I have been watching Gilmore Girls since I was 14 and instantly fell in love with the small towns of Stars Hallow and the wonderful dialogue created by Amy Schumer Palladino which brought some of my favourite TV characters to life. I just finished watching all seven seasons, followed by the A year in the life revival series and it reminded me about the lessons I learned from watching the show.
Family is what you make it
The show is based on the relationship between a mother and daughter but it also centres around building relationships with Rory’s grandparents, her father and the people of Stars Hallow who became both Lorelai’s and Rory’s family. It demonstrates how fragile family relationships can be but how integral they are to our existence. You also learn family comes in all shapes and sizes and however it forms, it is precious.
No one has it 100% together
In the earlier series, Rory is depicted as the “Perfect child” whom everyone loves. As time goes on, we see Rory, as a clever articulate girl, who turns in to a clever articulate woman. The type of woman who loves organisation, learning, being the best at everything she puts her mind too and if you met her on the street, you would think she had her life together. During the seven series of the show and the revival, you see her go through highs but also some big lows such as her start at Chilton, her break from Yale and her career crisis during the revival. It is a stark reminder that life can happen and nothing is set in stone, no matter how intelligent and capable you are.
Women can be their own superheroes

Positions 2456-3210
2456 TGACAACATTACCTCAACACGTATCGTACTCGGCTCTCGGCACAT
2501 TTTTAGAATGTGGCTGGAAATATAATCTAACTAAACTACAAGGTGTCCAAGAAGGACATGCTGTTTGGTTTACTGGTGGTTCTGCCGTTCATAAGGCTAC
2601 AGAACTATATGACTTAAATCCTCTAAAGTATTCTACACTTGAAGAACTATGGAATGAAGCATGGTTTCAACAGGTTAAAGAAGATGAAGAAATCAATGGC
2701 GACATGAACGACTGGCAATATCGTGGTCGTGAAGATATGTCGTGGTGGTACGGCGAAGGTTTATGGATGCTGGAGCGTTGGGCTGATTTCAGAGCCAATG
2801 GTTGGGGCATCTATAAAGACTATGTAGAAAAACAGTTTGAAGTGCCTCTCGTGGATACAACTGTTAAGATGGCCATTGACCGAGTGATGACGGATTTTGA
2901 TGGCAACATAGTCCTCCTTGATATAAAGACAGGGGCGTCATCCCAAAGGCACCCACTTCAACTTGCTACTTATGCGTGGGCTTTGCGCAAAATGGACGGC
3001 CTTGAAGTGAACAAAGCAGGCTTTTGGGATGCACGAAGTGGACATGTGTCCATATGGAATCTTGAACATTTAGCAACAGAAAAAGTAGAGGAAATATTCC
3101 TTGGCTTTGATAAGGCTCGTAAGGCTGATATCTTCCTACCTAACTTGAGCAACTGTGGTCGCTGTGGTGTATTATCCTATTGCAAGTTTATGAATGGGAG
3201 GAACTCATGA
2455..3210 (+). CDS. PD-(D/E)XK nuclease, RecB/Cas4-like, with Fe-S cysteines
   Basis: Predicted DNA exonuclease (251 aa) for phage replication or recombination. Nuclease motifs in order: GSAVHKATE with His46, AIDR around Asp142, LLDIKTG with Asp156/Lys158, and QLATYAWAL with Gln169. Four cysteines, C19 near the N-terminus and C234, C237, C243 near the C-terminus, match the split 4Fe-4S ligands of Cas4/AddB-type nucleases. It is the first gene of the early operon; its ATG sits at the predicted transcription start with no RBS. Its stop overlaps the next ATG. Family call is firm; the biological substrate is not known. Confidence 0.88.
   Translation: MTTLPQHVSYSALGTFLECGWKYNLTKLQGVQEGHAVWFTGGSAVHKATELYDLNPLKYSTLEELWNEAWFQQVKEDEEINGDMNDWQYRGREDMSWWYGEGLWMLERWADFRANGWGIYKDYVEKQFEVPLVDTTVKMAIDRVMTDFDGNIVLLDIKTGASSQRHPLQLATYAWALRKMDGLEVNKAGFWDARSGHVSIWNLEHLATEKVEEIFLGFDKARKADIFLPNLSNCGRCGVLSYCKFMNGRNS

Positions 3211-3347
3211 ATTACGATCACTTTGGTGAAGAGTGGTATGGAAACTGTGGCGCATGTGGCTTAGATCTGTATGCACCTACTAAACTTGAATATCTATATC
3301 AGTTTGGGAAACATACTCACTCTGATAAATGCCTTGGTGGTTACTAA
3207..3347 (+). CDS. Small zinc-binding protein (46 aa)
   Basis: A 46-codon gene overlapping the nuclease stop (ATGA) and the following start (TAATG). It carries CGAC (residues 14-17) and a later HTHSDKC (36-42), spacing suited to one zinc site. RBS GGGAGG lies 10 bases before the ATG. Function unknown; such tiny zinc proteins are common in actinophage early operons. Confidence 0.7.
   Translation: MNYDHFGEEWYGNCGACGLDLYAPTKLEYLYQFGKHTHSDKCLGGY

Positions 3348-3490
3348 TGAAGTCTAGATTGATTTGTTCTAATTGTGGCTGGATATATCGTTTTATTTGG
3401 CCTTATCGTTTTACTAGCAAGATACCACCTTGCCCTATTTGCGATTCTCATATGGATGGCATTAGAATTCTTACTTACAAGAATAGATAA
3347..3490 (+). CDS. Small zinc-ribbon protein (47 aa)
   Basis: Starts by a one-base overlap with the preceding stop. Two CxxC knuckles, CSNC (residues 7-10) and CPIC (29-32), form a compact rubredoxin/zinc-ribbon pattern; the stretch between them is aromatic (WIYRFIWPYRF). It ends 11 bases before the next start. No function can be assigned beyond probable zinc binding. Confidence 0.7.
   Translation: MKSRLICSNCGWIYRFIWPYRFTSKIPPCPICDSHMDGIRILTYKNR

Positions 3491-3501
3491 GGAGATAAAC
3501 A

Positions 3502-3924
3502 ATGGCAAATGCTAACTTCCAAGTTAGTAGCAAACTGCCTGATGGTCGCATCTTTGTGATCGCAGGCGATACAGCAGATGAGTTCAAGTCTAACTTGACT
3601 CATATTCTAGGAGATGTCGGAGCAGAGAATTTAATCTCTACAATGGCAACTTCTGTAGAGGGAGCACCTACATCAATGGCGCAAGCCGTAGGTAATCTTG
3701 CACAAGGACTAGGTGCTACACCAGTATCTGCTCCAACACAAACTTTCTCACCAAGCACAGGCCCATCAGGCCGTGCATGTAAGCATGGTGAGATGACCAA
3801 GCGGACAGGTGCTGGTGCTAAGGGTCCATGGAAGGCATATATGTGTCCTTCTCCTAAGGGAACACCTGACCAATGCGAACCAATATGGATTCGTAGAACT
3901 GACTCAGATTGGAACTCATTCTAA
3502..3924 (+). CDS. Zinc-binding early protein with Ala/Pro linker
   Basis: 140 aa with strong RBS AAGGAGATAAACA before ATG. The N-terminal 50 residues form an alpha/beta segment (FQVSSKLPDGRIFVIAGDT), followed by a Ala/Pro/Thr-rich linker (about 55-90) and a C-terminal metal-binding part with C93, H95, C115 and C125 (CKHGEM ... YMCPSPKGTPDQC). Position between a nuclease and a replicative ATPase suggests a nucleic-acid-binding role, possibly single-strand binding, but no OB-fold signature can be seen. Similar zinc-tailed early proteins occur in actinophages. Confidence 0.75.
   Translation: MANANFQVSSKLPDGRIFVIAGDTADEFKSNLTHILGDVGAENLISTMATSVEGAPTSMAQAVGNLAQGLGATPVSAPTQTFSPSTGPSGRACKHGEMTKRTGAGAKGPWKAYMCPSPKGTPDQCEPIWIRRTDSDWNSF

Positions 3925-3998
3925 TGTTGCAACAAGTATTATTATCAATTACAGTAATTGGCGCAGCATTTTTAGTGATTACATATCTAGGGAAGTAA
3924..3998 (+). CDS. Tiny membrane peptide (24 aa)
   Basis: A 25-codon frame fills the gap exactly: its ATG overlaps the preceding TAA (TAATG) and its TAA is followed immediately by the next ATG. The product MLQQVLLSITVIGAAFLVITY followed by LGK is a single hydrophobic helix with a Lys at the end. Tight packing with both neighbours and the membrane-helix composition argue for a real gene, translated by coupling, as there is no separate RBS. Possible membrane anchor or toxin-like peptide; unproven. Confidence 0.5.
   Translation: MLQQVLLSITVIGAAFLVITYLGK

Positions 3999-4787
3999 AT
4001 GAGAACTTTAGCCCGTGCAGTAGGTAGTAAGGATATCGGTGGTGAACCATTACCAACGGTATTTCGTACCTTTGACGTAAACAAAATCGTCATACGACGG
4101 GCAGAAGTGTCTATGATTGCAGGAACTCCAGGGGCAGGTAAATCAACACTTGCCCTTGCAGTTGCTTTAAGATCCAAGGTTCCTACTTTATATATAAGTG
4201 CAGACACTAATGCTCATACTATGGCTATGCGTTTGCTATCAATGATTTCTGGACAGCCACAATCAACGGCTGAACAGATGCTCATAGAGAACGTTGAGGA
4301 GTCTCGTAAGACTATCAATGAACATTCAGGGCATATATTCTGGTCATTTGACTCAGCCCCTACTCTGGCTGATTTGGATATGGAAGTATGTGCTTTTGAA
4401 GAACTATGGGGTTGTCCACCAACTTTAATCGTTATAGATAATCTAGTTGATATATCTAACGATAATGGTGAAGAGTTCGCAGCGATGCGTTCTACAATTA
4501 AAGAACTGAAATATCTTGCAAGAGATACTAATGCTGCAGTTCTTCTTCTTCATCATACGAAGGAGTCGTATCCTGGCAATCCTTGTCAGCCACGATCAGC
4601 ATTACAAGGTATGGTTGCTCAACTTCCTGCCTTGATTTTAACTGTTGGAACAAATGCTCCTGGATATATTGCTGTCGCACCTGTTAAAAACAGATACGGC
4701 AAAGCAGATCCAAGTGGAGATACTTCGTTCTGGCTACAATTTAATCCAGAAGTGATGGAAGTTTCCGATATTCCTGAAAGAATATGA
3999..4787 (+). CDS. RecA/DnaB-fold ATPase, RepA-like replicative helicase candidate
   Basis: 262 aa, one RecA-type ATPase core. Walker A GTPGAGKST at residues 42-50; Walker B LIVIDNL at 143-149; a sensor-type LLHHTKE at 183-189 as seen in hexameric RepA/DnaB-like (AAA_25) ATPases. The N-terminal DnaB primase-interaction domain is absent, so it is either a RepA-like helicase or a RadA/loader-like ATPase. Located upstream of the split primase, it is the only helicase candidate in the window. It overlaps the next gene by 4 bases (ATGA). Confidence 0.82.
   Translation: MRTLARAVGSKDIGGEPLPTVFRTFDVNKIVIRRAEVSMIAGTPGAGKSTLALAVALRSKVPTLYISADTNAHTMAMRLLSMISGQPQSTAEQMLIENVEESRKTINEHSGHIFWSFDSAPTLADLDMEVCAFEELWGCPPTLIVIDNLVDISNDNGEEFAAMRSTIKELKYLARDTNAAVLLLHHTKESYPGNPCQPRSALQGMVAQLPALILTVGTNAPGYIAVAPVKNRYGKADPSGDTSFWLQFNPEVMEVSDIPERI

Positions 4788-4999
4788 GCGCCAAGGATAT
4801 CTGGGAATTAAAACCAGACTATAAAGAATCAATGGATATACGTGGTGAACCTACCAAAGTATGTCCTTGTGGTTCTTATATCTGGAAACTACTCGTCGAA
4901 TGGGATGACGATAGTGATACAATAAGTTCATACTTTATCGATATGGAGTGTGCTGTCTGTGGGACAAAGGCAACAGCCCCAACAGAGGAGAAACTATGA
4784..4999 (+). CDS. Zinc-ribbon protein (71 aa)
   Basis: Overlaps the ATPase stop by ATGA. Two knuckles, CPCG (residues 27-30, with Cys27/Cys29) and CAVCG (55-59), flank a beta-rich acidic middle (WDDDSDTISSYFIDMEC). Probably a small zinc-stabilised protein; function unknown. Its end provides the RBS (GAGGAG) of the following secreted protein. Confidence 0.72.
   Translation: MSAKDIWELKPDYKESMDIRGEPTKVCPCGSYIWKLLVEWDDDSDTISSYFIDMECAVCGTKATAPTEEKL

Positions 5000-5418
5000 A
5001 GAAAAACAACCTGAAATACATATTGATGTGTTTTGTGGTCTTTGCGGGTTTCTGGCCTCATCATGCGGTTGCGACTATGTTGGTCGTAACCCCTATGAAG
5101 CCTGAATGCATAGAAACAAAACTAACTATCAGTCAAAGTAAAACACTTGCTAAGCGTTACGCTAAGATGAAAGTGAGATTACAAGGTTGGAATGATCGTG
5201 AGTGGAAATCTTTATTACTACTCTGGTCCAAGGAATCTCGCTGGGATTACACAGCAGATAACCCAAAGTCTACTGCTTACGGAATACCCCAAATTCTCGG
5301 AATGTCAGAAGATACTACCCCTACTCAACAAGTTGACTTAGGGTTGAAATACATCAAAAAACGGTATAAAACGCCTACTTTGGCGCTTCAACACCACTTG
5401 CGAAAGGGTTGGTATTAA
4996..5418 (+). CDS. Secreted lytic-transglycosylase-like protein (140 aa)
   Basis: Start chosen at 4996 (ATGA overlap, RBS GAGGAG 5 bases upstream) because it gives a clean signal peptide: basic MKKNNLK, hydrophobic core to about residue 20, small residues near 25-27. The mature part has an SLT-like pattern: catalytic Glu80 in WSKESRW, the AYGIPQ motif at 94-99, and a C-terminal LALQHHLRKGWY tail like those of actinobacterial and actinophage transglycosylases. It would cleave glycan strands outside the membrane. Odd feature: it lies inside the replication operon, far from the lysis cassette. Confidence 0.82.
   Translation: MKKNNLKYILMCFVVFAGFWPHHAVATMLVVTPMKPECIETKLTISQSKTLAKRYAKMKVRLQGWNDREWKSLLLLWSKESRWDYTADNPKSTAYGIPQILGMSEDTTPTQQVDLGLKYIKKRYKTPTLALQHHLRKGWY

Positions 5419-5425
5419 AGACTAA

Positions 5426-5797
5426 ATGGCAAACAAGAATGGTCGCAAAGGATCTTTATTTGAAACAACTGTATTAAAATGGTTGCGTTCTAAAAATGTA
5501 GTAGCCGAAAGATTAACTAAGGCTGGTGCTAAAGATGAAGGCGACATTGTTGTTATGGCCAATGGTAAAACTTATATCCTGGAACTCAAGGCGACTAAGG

The women in the show are fierce, independent, articulate and multifaceted, exactly how I like my female protagonists to be written. In fact, I have Amy Sherman Palladino to thank for writing one of my all-time favourite characters in Lorelai Gilmore. Amy created all the women in the show to stand on their own two feet. For example, Gypsy was a mechanic, Sookie was a headstrong lovable chef who was a mother and able to control the kitchen equally. We also see Emily Gilmore who from the get-go is someone who commands the household and is a strong presence but we also see that she learns to find herself outside of this role and comes up triumphant without the help of any male counterparts. The romantic relationships these women hold (including Lorelai and Rory) comes from a place of equality and the understanding, both people bring something to the relationship.
It is ok to have flaws
Let’s not beat around the bush. As much as I love and adore Rory and can often find myself in her, she has selfish qualities. She is stubborn and not always the best friend to those around her. Adding this to the positive qualities she holds shows that people are not perfect. This doesn’t make them bad, it just makes them human and it is ok to have flaws.
Communication is key to any relationships